I have a short story in the latest issue of Taco Bell Quarterly! It’s a rom com set at the Taco Bell Hotel (it’s a real thing, I swear) and I hope you’ll check it out—or at least be inspired to go eat a Crunchwrap Supreme.
In her newsletter last week, Kate McKean wrote about “recalibrating what’s good.” When we talk about “good” writing, we often mean “literary,” aka fancy prose that deals with heavy, serious themes and Important Topics. What McKean notes is simultaneously obvious and eye-opening: there are so many ways a book can be “good!” It can “come in the prose, or the setting, character, plot, idea, dialogue.”
Over the last few years, I’ve similarly tried to expand my definition of “good books” in my reading. I fell headfirst into romance. I reread books from my childhood. I picked up books in genres I hadn’t previously read—science fiction, horror, mystery, fantasy. I read more essays, short stories, and poetry collections.
I’ve been trying to approach my writing with the same kind of open-mindedness.
But I admit that I still felt a bit self-conscious when I FaceTimed my parents and they asked about my TBQ story.
“What’s it about? Can we read it?” my parents asked.
I sent them a link, mumbled something about “satire” and “Taco Bell,” and hoped they wouldn’t judge me for using the phrase “Satan’s inflamed butthole.”
My dad, bless him, texted me the next day and said it was “funny nonetheless.”
I think part of what I’m detangling is the expectations of a “good writer” (whatever that means!) vs. the writer I actually want to be. Of course I would love the commercial and critical success of someone like Brit Bennett or Celeste Ng. Who wouldn’t? But when I catch myself daydreaming about one day being included in NPR’s annual Book Concierge, I remember that measuring my worth based on external success is an untenable foundation on which to build a writing career. There are so many other factors at play for these traditional notions of “success”—money, awards, reviews, film/TV adaptations—that striving towards them is a set-up for disappointment.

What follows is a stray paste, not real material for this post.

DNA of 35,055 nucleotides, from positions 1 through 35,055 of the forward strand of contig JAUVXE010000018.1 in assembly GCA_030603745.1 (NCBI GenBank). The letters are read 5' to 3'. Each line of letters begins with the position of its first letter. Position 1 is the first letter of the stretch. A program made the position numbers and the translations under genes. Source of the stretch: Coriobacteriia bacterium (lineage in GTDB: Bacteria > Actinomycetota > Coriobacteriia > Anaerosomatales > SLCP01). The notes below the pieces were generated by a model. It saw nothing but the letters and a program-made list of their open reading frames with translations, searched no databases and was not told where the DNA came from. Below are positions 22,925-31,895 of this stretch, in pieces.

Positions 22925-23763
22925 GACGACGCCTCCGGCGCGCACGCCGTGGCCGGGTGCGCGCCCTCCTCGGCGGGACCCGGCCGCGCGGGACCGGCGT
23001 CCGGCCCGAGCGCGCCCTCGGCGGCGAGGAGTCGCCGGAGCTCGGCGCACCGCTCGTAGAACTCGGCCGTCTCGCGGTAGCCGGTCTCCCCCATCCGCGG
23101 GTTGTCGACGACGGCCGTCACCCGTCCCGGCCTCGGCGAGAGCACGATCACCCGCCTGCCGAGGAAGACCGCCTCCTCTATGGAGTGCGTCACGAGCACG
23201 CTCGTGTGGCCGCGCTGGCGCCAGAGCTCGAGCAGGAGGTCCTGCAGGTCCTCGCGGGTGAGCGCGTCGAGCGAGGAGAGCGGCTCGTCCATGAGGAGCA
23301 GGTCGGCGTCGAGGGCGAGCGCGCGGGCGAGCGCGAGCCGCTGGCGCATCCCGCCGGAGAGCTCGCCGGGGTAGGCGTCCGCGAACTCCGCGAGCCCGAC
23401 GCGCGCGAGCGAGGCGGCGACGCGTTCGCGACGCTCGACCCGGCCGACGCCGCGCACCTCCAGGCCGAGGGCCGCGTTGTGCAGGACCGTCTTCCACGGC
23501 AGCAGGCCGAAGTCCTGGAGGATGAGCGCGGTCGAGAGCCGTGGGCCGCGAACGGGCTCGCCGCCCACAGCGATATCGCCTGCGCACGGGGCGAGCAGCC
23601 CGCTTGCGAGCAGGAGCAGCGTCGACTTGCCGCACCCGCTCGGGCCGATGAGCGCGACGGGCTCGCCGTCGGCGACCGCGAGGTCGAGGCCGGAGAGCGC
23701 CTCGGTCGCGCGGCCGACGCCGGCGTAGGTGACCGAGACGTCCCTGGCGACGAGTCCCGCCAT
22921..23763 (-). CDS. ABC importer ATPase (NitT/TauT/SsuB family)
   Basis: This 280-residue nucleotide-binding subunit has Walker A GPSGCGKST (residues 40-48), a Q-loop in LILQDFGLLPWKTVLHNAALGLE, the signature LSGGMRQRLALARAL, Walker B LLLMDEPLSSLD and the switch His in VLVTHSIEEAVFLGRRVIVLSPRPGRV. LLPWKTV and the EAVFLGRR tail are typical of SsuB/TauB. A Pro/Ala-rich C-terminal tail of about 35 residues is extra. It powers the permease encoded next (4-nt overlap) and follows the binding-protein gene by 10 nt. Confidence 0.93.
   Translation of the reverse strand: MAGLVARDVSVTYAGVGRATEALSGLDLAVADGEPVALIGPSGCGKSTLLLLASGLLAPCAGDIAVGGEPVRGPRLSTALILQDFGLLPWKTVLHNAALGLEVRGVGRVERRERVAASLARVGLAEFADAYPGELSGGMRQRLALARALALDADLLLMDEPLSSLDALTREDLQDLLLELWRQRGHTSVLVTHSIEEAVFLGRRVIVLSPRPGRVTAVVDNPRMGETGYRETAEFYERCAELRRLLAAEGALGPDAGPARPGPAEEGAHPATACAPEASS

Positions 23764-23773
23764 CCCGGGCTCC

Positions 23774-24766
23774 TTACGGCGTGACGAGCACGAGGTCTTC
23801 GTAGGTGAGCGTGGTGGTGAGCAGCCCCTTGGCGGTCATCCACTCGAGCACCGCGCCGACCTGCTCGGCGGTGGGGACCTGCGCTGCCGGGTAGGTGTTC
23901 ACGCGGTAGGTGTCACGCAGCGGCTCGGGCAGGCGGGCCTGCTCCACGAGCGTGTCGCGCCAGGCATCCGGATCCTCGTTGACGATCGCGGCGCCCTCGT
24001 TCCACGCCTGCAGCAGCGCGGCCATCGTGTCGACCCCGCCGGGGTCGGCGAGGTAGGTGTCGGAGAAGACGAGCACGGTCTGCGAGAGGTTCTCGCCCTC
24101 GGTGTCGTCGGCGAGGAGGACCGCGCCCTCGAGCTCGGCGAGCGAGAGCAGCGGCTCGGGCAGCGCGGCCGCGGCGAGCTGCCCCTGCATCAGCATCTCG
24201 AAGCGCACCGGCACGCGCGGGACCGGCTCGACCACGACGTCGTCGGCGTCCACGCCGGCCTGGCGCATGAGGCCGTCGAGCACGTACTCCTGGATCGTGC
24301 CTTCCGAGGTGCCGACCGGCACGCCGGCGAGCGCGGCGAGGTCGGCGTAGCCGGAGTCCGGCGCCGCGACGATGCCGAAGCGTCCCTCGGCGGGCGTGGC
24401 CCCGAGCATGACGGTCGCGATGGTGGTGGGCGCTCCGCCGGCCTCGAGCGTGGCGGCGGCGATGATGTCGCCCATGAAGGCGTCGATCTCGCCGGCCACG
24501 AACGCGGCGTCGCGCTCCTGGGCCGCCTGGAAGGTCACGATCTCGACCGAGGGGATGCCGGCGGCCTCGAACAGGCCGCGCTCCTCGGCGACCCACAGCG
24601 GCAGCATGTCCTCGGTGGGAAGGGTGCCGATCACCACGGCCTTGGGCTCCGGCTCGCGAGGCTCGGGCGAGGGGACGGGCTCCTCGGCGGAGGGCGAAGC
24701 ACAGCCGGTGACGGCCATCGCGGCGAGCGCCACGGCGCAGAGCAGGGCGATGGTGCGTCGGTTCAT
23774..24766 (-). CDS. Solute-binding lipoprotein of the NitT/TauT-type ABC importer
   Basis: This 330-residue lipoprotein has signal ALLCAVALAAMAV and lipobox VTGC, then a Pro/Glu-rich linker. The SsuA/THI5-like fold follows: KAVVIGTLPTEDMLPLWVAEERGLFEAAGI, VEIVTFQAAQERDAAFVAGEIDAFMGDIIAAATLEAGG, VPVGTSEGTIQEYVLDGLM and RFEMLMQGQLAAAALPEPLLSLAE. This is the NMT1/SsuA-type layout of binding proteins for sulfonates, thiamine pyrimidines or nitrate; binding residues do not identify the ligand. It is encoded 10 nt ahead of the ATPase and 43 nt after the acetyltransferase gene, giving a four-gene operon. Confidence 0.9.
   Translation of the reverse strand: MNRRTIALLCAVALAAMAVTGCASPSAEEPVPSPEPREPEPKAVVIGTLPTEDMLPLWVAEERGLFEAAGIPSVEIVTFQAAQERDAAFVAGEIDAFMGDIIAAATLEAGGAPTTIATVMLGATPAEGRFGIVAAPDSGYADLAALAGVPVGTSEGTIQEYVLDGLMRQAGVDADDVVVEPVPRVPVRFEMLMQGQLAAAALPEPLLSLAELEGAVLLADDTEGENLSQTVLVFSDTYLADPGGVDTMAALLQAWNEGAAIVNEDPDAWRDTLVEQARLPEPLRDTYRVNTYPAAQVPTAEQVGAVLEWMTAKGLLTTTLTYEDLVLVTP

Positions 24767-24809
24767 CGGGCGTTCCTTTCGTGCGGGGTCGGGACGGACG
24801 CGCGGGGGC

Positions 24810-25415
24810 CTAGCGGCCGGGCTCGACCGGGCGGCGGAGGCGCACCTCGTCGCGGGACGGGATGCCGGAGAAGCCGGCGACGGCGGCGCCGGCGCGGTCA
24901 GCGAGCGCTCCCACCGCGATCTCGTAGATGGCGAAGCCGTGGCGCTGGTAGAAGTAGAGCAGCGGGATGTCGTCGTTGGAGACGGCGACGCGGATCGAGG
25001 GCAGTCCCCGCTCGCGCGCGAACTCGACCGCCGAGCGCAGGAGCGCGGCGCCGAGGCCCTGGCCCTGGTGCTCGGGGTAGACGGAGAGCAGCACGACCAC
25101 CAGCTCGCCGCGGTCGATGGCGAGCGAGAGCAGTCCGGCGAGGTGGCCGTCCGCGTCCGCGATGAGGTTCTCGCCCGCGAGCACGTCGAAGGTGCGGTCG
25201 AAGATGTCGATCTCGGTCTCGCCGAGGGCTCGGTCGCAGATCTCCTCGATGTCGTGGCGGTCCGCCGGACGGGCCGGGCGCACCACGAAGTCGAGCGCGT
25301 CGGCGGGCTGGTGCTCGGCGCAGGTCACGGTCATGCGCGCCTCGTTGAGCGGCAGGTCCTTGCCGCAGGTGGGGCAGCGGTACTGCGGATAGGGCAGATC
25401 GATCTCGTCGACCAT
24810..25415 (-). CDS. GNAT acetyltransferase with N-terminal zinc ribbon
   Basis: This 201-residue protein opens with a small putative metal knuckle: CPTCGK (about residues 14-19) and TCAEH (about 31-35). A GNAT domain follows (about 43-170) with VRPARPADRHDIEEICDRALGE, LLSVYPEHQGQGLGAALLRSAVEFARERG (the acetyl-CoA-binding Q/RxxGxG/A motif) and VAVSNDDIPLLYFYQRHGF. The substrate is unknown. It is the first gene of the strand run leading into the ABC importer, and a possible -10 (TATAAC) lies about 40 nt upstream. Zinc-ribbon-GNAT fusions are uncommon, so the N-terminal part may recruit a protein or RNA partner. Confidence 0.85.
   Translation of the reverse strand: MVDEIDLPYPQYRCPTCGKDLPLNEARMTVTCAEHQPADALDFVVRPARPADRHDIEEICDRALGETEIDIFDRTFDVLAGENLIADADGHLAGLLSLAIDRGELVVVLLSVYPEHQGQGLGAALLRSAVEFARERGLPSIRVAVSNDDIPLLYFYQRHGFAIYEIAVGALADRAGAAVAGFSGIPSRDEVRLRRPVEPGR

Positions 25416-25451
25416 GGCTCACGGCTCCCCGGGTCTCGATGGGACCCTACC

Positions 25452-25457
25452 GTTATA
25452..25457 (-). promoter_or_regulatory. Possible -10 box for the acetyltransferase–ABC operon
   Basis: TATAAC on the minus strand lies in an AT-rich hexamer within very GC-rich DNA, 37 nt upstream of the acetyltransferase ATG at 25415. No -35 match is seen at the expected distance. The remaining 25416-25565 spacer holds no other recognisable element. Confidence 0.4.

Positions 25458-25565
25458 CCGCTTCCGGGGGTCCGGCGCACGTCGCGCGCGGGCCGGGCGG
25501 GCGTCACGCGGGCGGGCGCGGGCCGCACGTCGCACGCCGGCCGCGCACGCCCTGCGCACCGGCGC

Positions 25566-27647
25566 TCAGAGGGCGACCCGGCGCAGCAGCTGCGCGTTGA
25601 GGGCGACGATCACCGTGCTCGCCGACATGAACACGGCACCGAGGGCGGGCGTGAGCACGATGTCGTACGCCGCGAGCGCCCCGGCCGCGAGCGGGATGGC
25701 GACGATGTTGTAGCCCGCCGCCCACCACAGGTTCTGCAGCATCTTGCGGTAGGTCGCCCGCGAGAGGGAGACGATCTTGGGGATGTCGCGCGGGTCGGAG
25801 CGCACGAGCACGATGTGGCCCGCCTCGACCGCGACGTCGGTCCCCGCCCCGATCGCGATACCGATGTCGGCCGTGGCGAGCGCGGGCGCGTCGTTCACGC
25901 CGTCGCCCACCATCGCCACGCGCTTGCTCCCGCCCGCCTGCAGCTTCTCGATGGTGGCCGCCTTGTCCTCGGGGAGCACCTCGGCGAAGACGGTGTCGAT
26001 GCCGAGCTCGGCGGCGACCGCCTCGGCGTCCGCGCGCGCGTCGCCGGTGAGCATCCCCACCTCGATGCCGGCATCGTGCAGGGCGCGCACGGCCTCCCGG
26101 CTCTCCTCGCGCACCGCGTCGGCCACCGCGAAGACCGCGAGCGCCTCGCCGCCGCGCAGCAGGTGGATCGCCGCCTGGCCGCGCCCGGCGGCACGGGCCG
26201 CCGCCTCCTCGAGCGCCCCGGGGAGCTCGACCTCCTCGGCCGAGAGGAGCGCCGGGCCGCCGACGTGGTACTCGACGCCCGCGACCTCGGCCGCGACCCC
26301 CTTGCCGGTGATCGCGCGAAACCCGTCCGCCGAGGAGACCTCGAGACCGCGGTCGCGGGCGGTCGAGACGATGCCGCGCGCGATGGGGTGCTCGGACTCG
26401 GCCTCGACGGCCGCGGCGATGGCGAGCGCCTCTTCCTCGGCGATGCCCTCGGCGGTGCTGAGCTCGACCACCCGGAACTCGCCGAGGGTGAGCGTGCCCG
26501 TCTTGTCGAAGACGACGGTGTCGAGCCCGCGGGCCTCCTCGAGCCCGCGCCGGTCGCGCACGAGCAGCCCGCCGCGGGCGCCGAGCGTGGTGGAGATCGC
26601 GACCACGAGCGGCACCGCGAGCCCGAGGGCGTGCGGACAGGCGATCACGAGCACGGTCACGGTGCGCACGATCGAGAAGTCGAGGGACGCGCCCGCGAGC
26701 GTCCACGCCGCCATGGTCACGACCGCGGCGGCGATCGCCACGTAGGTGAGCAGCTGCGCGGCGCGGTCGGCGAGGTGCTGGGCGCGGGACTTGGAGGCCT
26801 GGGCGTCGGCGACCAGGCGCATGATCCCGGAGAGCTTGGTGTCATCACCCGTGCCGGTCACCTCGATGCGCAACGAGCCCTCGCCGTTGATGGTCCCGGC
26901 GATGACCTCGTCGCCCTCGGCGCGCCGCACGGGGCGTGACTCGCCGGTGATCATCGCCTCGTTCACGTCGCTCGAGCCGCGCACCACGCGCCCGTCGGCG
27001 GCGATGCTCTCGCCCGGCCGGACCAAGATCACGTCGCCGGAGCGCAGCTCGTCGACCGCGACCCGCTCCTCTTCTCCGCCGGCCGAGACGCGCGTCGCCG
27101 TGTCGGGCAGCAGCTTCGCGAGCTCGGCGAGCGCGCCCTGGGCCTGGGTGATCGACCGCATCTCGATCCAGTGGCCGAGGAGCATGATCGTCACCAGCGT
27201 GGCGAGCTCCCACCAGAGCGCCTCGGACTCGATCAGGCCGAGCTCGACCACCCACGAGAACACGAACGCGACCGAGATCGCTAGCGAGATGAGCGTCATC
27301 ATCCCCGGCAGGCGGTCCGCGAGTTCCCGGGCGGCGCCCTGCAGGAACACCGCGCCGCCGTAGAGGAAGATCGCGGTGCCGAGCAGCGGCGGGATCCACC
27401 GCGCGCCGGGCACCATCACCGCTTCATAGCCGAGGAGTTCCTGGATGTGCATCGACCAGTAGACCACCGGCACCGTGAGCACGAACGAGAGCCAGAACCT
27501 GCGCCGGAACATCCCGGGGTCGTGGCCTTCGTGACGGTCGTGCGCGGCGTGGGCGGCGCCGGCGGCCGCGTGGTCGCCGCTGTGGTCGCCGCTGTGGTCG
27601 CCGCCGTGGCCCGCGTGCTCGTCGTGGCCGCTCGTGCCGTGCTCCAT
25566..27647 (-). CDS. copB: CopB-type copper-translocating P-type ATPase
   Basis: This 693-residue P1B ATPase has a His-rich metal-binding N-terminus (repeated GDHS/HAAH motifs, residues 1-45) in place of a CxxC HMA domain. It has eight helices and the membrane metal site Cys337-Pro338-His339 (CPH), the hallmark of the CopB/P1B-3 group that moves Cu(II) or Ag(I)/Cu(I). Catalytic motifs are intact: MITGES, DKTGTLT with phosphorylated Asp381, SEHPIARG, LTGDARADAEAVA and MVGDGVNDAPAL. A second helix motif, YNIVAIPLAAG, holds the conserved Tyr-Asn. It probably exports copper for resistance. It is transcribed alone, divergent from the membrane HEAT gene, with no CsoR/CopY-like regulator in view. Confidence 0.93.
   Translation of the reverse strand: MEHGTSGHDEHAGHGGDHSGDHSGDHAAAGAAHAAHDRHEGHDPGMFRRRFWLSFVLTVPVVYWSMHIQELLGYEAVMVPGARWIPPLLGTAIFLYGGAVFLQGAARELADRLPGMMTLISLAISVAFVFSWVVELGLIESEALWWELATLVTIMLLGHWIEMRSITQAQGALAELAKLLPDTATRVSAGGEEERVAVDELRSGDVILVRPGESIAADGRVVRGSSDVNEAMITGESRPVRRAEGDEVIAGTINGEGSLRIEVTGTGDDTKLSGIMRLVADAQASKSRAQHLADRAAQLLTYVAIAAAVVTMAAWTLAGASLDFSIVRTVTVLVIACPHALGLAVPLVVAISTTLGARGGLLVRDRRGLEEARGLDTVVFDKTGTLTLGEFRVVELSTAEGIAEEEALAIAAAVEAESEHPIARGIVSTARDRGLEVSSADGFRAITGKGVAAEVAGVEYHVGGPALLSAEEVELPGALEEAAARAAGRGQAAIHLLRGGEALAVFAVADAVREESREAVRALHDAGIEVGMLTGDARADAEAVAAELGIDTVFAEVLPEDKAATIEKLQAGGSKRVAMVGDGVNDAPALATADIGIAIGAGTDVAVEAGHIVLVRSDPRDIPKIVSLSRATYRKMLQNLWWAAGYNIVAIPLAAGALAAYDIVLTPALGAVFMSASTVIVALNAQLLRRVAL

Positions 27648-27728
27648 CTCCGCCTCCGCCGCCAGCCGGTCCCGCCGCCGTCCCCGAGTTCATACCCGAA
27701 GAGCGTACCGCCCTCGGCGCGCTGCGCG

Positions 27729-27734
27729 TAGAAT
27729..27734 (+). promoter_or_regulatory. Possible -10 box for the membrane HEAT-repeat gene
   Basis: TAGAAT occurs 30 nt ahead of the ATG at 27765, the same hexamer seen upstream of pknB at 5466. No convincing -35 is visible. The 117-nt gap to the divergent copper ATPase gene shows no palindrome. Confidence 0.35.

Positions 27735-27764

Above all, I’ve realized that I need to stop putting pressure and expectations before the work itself. The writing is within my control. Whether Obama ever reads it and puts it on his year-end list is not.
Devin Kate Pope has a great distillation of McKean’s newsletter, tying together this desire to be a “good” writer and the fear that accompanies it. Fixating on being a writer makes it “easy to avoid writing.” One way to quell that fear is to focus on the verb, not the noun.
In fact, the writing advice that I’ve seen given over and over in the various classes and Zoom events I’ve attended these last few years has been to please yourself first. Write what you would want to read. Write about your obsessions, explore the questions you fixate on, write something that a past version of yourself would’ve needed. If you’re writing a book, then it should be about something you’re willing and excited to stick with for many years. "Good" should be expansive, not limiting.
One word also jumps out at me from McKean’s newsletter: “enjoyable.” She encourages anxious writers (and readers), particularly those worrying about whether their book is “literary” to give themselves a break.
People can read your book and enjoy it even if it will never win a National Book Award or whatever. THAT’S OK. There are so many books out there! Isn’t the point that someone will read it and love it? Does it really matter who or why?
In one class, Jenna Wortham posed this similar question: “What can you do for the love of it?”
Your personal definition of “good” lies within the answers to these questions. That definition can be malleable, but it should be yours. After all, at the heart of writing is an intrinsic motivation to do it.
- “Recalibrating What’s Good” by Kate McKean
- Check out BOMB Magazine’s quarterly roundup of fellowships, residencies, and prizes accepting applications.
- Lincoln Michel’s long—and very helpful—post containing everything they’ve learned about being a “professional writer.” It includes tips on submissions, taxes, queries, and careers.
- Elissa Washuta’s keynote at last summer’s Mendocino Coast Writers' Conference on writing when it seems pointless: “Why write right now? The only answer I have is that, at times like now, writing, once you really find the form that was meant for you, could be one of the things that can keep you whole.”
- Amy Zimmerman’s essay on autofiction, TikTok, and what it means for authors to be “main characters.”
Recent reads & other media
I read Sarah MacLean’s second book in her Love By Numbers series, Ten Ways to Be Adored When Landing a Lord. Ralston and Callie from the first book are still my favorite, but it was an enjoyable read. A hot antiquarian and a headstrong woman who fixes her own roof? Swoon.
You tell me that the old you is dead. I am also not who I used
to be. The revolution is emotional. I found a reason to not fear
death. I found more reasons to live, reasons to change what is
living inside me and around me. The revolution is that I care
about my own safety, that I believe my life is valuable and worth
pursuing. As in, I am worth the work of transformations. As in, I
do not fear how I will emerge from myself, or how many times.
Note: Book links are connected to my Bookshop affiliate page. If you purchase a book from there, you'll be supporting my work and local independent bookstores!
~ meme myself and i ~
Untitled Goose Game IRL. Anxiously waiting my turn to give trash to the flight attendant. How it feels to walk down a hill. Trying to read the first paragraph of a book. Evil cat laughs. A perfect recreation of The Parent Trap.